Thu | May 28, 2020

Westerners playing games with virus warning

Published:Sunday | March 29, 2020 | 12:00 AM
Andrea Dempster-Chung

After the recent announcement of COVID-19 relief efforts for the ‘informal’ sector - that a programme is being developed for taxi and bar operators, barbers, hairdressers, market vendors, and domestic workers - follows the question, what about the cultural and creative industries?

Finance Minister Nigel Clarke divulged the Government’s efforts to assist cushioning the broad group of persons who may not be formally employed and are subsequently suffering loss of revenue due to the pandemic. However, as highlighted by Kingston Creative’s Andrea Dempster-Chung, the group may be much larger than is currently being identified.

“We haven’t gotten a specific response yet, but the survey we’ve done indicates about 40 per cent of creatives may need emergency relief as individuals. It seems that there does need to be a government response that supports creative entrepreneurs,” Dempster-Chung observed during the Honey Bun Foundation Virtual Summit (via Zoom, Facebook) last week.

The creative economy includes visual arts (paintings, sculptures, photography); performing arts (dance, music, theatre); culinary arts; media or digitised creative content (books, film, television, radio, podcasts, gaming). It also includes heritage, which covers museums, exhibitions, and cultural sites. It also includes functional creations like interior, fashion, and jewellery designers. “A lot of the micro, small, and medium enterprises in Jamaica fall within the creative economy,” Dempster-Chung outlined.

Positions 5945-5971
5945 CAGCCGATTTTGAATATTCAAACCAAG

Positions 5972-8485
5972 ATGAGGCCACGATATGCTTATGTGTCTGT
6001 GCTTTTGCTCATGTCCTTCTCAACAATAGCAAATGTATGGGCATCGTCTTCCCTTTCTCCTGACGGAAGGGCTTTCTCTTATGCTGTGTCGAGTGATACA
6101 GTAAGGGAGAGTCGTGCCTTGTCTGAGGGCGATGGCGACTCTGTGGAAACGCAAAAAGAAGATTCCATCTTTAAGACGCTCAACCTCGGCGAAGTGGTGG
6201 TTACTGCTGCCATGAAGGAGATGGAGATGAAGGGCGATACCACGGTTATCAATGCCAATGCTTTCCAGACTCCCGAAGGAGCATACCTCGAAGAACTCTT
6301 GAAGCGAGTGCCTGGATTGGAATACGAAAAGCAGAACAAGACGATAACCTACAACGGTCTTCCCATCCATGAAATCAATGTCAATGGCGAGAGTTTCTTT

She presented her ‘critical conversation for a critical time’, with specific attention to the creative, or the Orange Economy. Alongside other speakers, Michelle Chong (Honey Bun Foundation, CEO), Senator Aubyn Hill, Marlene Street Forrest (Jamaica Stock Exchange, managing director), who offered critical comments from their respective industries, Dempster-Chung questioned if the Government would respond as other international governmental bodies have.


Some governments have already responded to the COVID-19 crisis with robust support of small and medium-size enterprises, cultural businesses, and artists. Recently, the German federal government rolled out an aid package valued at €50 billion, to which their culture minister, Monica Grütters, said, “Artists are not only indispensable, but vital, especially at this time.”

Comparatively, The Arts Fund in England launched a emergency-relief package for creative organisations and artists. But it’s not all up to the Government. “Creators also need to become more resilient and to innovate. It’s not just about what the Government is doing. What are you doing for you? If there are creatives on the call, we need to rethink doing business in the creative economy,” Dempster-Chung said.

She continued: “Reggae is intangible, but it has a huge value the world over. We need to ensure that both during and after this crisis has passed that the sector is vibrant and that artists are protected. It follows that musicians and other artists are going to be hardest hit, financially, by these cancelled events and this new era of social distancing.”